ERIN, Wis. – A warning sign was posted at Erin Hills for this week’s U.S. Open: Please keep track of small children, dogs and errant golf shots when entering the rough.
Actually, that would have been a welcome bit of levity given the seriousness of recent U.S. Opens, but then we all know the USGA really doesn’t do funny and when players arrived for this week’s championship not many were laughing.
Although no one has been lost to the wilds of the shin-high fescue rough, the deep stuff has led to a few lost tempers.
Kevin Na was first up, posting a video on social media that included two mighty hacks into the fescue that were only able to advance his golf ball about a foot.
“Now, why can’t we have a lot of past U.S. Open winners get together and set up a major. I’d like to see that happen,” Na said.
Na wasn’t alone in his consternation.
“That rough is un-findable in some places, un-hittable in many places. If you do try to hit out of there it’s going to create some massive, massive numbers,” Brandt Snedeker figured.
At least part of that reaction wasn’t so much a byproduct of the long rough, and ridiculously long golf course, as much as it was a short fuse when it comes to the players’ attitudes toward the USGA. After less-than-stellar greens at Chambers Bay and a less-than-timely ruling at Oakmont marred the last two U.S. Opens, any semblance of a benefit of the doubt is in short supply.
Given the association’s recent history, maybe it should have been no surprise that as the rains relented on Tuesday maintenance crews descended on Erin Hills and began cutting portions of the fescue.
A USGA spokesman said Tuesday’s maintenance had “nothing to do with reaction from players.”
During a maintenance meeting on Monday afternoon officials addressed how certain types of fescue have a tendency to lay flat when it rains or when the wind blows. As a result, crews “trimmed” portions of the fescue rough on Nos. 4, 12, 14 and 18.
Either way, players didn’t really care why officials had taken such drastic steps as much as they were curious how much of the fescue had been turned to hay.
“It’s extreme, even if it is 50 yards apart,” Adam Scott said. “It will be interesting to see, but I don’t know how big a difference it will make on the next shot. I don’t know if they cut it short enough that guys can advance it 150 yards or 30 or 200 [yards], but it’s probably nice not to see us trudging through and losing balls as often as you would in the longer grass.”
Not everyone cheered the move, particularly considering that Erin Hills’ fairways are the widest many players have ever seen at a U.S. Open.
“We have 60 yards from rough line to rough line. You've got 156 of the best players in the world here, if we can't hit it within that avenue, you might as well pack your bags and go home,” Rory McIlroy said. “These are the widest fairways we've ever played in a U.S. Open. Even the first and second cut is another 10 yards on top of that. So if you've got 50 or 60 yards to hit into and you're complaining about the fescue that's wider than that, I don't think that's an issue.”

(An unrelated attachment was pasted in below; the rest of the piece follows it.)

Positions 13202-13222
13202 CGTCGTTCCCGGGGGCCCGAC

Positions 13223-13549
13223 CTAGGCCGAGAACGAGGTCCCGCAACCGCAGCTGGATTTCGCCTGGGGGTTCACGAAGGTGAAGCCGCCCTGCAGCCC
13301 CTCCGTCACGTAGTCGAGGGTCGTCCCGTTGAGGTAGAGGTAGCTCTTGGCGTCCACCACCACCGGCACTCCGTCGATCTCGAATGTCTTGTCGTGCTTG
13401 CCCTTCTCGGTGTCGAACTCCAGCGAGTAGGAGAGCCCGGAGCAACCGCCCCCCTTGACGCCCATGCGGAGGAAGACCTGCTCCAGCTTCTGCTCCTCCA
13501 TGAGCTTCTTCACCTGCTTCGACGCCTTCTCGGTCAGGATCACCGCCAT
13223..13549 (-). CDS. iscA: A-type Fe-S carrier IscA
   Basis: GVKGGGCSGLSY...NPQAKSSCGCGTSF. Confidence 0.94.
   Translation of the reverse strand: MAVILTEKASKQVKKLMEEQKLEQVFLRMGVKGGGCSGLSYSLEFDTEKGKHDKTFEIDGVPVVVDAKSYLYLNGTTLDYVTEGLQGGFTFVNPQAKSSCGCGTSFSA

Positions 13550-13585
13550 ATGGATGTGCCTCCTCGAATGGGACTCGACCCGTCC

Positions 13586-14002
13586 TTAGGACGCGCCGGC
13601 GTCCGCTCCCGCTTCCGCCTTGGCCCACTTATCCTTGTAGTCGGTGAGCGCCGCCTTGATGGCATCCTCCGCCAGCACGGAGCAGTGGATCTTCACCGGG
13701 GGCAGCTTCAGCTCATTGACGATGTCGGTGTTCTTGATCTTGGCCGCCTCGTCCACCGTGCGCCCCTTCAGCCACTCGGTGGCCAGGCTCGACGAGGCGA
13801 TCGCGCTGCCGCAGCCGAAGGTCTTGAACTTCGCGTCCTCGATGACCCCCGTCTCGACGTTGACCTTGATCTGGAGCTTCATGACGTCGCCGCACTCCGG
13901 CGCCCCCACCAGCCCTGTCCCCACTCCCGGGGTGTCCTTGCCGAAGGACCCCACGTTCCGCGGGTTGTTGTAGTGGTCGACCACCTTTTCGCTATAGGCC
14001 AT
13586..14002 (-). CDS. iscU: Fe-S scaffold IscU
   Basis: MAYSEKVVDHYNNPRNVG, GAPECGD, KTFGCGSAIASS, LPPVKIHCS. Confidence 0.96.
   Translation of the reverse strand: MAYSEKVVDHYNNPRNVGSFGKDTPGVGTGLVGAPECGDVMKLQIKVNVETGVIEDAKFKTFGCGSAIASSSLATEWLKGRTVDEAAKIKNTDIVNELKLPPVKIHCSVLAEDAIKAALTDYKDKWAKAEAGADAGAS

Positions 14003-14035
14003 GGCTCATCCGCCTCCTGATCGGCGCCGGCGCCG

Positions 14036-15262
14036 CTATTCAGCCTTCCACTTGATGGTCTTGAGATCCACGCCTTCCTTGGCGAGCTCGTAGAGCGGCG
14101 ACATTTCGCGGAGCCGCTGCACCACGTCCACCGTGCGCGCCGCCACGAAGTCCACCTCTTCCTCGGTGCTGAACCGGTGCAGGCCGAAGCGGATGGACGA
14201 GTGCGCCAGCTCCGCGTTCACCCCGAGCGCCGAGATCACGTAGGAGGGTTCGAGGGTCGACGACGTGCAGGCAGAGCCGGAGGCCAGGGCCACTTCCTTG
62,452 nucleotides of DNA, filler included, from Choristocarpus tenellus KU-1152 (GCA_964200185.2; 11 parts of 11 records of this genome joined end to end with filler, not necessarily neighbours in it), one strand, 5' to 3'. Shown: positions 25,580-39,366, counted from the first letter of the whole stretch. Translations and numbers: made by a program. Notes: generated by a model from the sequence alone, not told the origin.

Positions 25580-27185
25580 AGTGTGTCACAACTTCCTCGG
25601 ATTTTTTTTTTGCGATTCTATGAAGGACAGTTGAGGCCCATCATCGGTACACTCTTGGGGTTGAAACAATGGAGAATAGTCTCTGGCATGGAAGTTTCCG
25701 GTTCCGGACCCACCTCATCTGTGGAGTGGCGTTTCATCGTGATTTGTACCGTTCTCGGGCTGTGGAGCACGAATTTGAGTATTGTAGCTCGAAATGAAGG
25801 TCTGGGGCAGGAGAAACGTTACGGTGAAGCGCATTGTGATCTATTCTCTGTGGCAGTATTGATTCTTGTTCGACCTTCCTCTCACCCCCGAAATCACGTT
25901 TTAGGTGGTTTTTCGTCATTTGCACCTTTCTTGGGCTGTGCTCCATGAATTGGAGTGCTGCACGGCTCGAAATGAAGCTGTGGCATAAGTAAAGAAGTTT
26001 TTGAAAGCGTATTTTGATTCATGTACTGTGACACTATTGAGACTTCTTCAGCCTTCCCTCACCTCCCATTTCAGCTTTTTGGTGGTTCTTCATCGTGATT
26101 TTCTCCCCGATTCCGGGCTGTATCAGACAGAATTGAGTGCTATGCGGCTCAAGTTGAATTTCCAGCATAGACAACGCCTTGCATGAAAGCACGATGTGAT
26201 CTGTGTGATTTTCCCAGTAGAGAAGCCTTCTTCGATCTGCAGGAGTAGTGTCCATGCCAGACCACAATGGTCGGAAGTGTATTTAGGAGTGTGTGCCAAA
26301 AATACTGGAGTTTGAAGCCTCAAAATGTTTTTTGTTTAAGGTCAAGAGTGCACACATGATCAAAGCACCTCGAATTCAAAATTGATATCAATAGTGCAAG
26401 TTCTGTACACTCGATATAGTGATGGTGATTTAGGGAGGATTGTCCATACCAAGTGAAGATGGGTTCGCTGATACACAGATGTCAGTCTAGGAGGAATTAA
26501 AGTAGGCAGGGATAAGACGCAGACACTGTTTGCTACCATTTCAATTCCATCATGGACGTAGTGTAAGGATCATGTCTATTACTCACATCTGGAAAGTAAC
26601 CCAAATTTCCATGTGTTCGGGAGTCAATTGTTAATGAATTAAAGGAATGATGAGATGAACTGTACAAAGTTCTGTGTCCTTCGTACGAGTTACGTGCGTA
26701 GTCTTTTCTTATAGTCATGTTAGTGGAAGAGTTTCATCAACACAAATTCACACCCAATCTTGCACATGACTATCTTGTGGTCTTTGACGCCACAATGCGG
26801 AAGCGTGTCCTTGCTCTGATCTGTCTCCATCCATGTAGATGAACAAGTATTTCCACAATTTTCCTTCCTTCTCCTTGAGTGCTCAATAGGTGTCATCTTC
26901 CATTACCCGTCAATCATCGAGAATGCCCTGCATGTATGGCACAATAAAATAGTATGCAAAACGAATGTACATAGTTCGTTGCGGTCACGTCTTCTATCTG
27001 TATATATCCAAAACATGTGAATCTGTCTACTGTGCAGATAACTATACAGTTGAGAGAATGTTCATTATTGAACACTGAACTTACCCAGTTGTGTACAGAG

Either way, it’s easy to imagine Phil Mickelson sitting at home in sunny Southern California thinking he could do without any type of delays on Thursday at Erin Hills, otherwise he’ll be inclined to jet out for his afternoon tee time on a layout that’s already being picked apart despite never having hosted a single major championship round.
Fescue may be the issue du jour – and as Scott pointed out it seems unlikely the USGA’s 11th hour changes will have much impact on play unless the ground crews can manufacture a few more acres of manicured fairway before Round 1 – but what’s important to point out is that this is a symptom, not the ailment.
The USGA has become the game’s most polarizing organization. Some questioned Tuesday’s nip/tuck as more than simply a “prescribed plan based on weather,” as the association’s spokesman explained. They contend the “trimming” was an attempt to quiet the crowd at an event that desperately needs to avoid another major miscue.
Whether that’s the case really didn’t matter. Not on Tuesday as news of the cutting was met with a mixture of eye rolls and raised eyebrows. It’s not that players didn’t believe the official statement, but they’ve become conditioned to think the worse when it comes to the USGA.
Whether it’s been poor putting surfaces at Chambers Bay or the decision to ban anchored putting, the USGA has become a lightning rod for all the wrong reasons and this week’s early headlines only feed that persona.
Maybe the 117th edition will be the championship officials envisioned when they ventured into Wisconsin’s Kettle Moraine to an untested layout. Maybe on Sunday the trimming will seem like a distant memory. Maybe there’s nothing wrong with Erin Hills that four rounds of major championship golf and a world-class field can’t fix.
Maybe the USGA will be rewarded with a stress-free championship they so desperately need, but there’s no denying that this week’s event is not off to a good start.